October started off with a shameful 16 day Government shutdown -- mostly, irresponsible posturing and political showmanship from both major parties. I know the shutdown had something to do (partially) with the battle over healthcare reform. Even though I don’t know enough about politics or law to say what the future of the current healthcare debate will be, I do know enough to speak to our responsibility in being healthier as a nation.
The topic of Healthcare is close to home for our family. Our youngest son has a serious, but treatable condition that completely blindsided us; it came from out of absolutely nowhere. We will have to cautiously care for his unique situation, until he outgrows certain health-risks as he enters into adulthood. While we thank God for our pediatric cardiologist’s special care, as a family we do our part, and we do all that’s within our power, to maintain our child’s health!
I know that medical research is necessary and expensive. I’m glad I don’t lay awake at night worrying about polio, smallpox or the measles striking my family. I also know not every illness is preventable or due to poor choices -- not to mention life’s unavoidable accidents and tragedies. Most of the doctors are, on the whole, typically treating avoidable illnesses which we bring on ourselves through our laziness, poor diet habits & smoking. Therefore, research and random/tragic events are not even remotely the cause of our current nationwide crisis in dealing with healthcare, as some say is the case.
Since you can’t personally reduce the escalating price of medicine, what can you do? Perhaps we should all focus on what is within our control, and start taking the Bible more seriously.
The Bible is filled with information on how to be as healthy as possible. The Bible isn’t a selfhelp textbook, but woven within it are instructions on how to properly: Sleep/rest, eat well, nurture a healthy sexlife, balance work & family and still have a good work ethic, exercise, and the Bible offers many practical principles for reducing stress/conflict in all of our relationships.
Statistically, the majority of Americans have terrible sleep habits, 80% of us feel our jobs are stressful, and 25% of us feel work is the number one stressor in our life. We overeat & hardly exercise. And for too many, promiscuity is the norm. I imagine most of our visits to the doctor’s office would be eliminated if we didn’t overschedule every waking moment, cooked up more of grandmother’s recipes, simply took better care of ourselves, and taught our young people to keep their genes in their jeans.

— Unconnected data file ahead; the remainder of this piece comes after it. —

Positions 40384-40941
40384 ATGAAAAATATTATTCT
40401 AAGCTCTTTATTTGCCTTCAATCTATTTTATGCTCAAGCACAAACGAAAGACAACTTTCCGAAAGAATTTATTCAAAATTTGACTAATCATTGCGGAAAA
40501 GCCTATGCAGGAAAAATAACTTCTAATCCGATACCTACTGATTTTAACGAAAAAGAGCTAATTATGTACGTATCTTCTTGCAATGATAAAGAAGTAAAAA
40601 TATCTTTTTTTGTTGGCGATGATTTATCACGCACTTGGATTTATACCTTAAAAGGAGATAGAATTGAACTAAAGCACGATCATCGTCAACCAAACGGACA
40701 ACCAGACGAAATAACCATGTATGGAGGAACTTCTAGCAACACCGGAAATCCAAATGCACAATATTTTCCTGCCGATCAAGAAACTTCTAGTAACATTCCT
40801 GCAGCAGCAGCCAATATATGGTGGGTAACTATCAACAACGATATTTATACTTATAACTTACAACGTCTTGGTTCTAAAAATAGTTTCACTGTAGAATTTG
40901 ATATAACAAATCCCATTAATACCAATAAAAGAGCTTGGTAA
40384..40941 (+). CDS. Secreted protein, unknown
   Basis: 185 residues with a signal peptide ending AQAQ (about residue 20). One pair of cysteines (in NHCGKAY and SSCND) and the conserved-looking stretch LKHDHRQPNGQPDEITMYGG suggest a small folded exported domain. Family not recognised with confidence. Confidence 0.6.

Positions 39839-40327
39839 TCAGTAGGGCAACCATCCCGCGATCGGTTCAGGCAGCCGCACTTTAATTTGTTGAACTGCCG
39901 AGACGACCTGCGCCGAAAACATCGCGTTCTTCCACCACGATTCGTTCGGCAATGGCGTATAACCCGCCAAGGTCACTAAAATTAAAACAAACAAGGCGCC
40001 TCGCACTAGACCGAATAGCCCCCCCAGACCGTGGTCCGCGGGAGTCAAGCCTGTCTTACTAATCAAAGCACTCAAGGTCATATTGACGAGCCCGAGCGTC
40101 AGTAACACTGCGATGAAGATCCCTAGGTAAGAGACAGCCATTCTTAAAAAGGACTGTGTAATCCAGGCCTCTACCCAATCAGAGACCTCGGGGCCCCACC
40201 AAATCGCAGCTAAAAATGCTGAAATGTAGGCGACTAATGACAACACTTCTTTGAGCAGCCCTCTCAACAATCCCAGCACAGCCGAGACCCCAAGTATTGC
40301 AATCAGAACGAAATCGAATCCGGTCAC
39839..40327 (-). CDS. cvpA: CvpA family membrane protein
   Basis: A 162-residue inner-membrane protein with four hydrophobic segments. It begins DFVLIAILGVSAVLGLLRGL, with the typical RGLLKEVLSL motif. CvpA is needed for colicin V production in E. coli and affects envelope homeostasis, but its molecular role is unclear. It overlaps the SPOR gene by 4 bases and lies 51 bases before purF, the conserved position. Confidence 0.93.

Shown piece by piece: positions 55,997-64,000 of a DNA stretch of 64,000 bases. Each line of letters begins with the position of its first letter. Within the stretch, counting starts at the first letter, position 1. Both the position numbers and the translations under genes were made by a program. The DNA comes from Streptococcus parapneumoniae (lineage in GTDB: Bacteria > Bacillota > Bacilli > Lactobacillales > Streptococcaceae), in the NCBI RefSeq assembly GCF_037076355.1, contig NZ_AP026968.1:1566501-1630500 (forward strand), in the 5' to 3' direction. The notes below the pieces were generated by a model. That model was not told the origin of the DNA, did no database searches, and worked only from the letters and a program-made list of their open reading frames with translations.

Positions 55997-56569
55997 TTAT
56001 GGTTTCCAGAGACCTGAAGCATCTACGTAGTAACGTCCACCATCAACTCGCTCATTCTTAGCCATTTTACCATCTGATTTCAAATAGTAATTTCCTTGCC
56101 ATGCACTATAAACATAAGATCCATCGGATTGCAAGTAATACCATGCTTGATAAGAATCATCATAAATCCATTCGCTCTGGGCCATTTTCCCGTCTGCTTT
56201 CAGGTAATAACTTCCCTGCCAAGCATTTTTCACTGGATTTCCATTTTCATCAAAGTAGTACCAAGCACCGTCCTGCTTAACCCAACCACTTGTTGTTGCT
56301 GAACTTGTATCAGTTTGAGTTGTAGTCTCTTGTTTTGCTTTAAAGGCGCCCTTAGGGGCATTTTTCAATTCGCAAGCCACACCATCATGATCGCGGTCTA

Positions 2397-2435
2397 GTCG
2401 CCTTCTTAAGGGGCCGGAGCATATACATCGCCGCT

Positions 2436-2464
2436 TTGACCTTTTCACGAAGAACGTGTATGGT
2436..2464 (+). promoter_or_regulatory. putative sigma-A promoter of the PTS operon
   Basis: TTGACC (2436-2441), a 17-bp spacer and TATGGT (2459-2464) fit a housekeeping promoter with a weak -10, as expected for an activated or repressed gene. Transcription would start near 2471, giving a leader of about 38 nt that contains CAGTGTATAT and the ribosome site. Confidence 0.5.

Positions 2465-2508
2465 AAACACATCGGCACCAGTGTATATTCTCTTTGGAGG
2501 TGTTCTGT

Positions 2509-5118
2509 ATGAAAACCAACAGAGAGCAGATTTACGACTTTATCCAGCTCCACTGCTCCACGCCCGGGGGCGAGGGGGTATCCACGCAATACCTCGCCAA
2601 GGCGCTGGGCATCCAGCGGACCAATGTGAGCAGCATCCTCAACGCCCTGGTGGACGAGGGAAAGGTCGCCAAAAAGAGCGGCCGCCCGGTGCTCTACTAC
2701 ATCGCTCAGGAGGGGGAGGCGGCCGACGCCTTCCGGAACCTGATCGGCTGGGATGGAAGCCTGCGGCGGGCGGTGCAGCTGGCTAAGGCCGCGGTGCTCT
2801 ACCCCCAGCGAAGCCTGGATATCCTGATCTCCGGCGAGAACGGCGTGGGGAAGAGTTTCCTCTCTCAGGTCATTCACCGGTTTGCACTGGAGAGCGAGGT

Americans need to reduce our sugar and fat intake, and we should quit trying to get our money’s worth at the buffet. If you are still using tobacco products, please read the warning labels once more. It costs nothing to take the stairs instead of the elevator more often. Doing laps at Duck Island, riding your bike, or walking on the Greenbelt are all free too.
Believers, let’s not lose our focus on personal responsibility, in this age of debating the government's role in healthcare. No one is going to take responsibility for you, you alone have an obligation to do your part to maintain a healthy lifestyle. Look at your healthcare like a new-car warranty. You wouldn’t run your car out of oil just because you have a warranty, so don’t mistreat yourself either. Remember, insurance is like a safety-net on a construction site, it can catch you if you fall, but it’s not the foundation you are building your life on.
Regardless if all of your professional medical needs were provided for, you should still want to be proactive in caring for your body. We have an obligation to be wholistically healthy, as Paul wrote, “Now may the God of peace himself sanctify you completely, and may your whole spirit and soul and body be kept blameless at the coming of our Lord Jesus Christ.” (1 Thessalonians 5:23 ESV)